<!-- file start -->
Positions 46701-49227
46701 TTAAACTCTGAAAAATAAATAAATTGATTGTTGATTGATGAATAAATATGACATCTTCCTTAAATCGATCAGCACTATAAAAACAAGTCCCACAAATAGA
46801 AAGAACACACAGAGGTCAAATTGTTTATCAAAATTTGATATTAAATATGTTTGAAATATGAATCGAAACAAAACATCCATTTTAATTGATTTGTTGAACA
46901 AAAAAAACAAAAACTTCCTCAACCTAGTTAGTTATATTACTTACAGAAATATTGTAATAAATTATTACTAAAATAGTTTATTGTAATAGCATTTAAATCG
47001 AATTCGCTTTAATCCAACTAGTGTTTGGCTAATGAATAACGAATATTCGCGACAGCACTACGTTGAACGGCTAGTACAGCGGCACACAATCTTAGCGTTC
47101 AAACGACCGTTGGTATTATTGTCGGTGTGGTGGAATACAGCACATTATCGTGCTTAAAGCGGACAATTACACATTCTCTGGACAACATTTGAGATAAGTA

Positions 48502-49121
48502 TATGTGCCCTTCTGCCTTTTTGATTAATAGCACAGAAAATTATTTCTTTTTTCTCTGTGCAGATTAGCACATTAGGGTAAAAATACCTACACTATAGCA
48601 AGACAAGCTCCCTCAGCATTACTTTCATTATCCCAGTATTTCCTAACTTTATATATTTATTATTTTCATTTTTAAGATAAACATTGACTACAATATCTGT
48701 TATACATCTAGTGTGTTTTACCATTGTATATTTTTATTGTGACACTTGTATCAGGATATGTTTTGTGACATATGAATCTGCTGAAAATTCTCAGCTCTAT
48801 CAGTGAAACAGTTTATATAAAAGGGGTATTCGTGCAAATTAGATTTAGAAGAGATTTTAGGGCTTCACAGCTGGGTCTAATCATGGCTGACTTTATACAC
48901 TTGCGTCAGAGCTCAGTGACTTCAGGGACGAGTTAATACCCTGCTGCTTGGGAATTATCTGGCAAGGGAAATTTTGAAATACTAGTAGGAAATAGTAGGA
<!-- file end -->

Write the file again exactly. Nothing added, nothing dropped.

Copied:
Positions 46701-49227
46701 TTAAACTCTGAAAAATAAATAAATTGATTGTTGATTGATGAATAAATATGACATCTTCCTTAAATCGATCAGCACTATAAAAACAAGTCCCACAAATAGA
46801 AAGAACACACAGAGGTCAAATTGTTTATCAAAATTTGATATTAAATATGTTTGAAATATGAATCGAAACAAAACATCCATTTTAATTGATTTGTTGAACA
46901 AAAAAAACAAAAACTTCCTCAACCTAGTTAGTTATATTACTTACAGAAATATTGTAATAAATTATTACTAAAATAGTTTATTGTAATAGCATTTAAATCG
47001 AATTCGCTTTAATCCAACTAGTGTTTGGCTAATGAATAACGAATATTCGCGACAGCACTACGTTGAACGGCTAGTACAGCGGCACACAATCTTAGCGTTC
47101 AAACGACCGTTGGTATTATTGTCGGTGTGGTGGAATACAGCACATTATCGTGCTTAAAGCGGACAATTACACATTCTCTGGACAACATTTGAGATAAGTA

Positions 48502-49121
48502 TATGTGCCCTTCTGCCTTTTTGATTAATAGCACAGAAAATTATTTCTTTTTTCTCTGTGCAGATTAGCACATTAGGGTAAAAATACCTACACTATAGCA
48601 AGACAAGCTCCCTCAGCATTACTTTCATTATCCCAGTATTTCCTAACTTTATATATTTATTATTTTCATTTTTAAGATAAACATTGACTACAATATCTGT
48701 TATACATCTAGTGTGTTTTACCATTGTATATTTTTATTGTGACACTTGTATCAGGATATGTTTTGTGACATATGAATCTGCTGAAAATTCTCAGCTCTAT
48801 CAGTGAAACAGTTTATATAAAAGGGGTATTCGTGCAAATTAGATTTAGAAGAGATTTTAGGGCTTCACAGCTGGGTCTAATCATGGCTGACTTTATACAC
48901 TTGCGTCAGAGCTCAGTGACTTCAGGGACGAGTTAATACCCTGCTGCTTGGGAATTATCTGGCAAGGGAAATTTTGAAATACTAGTAGGAAATAGTAGGA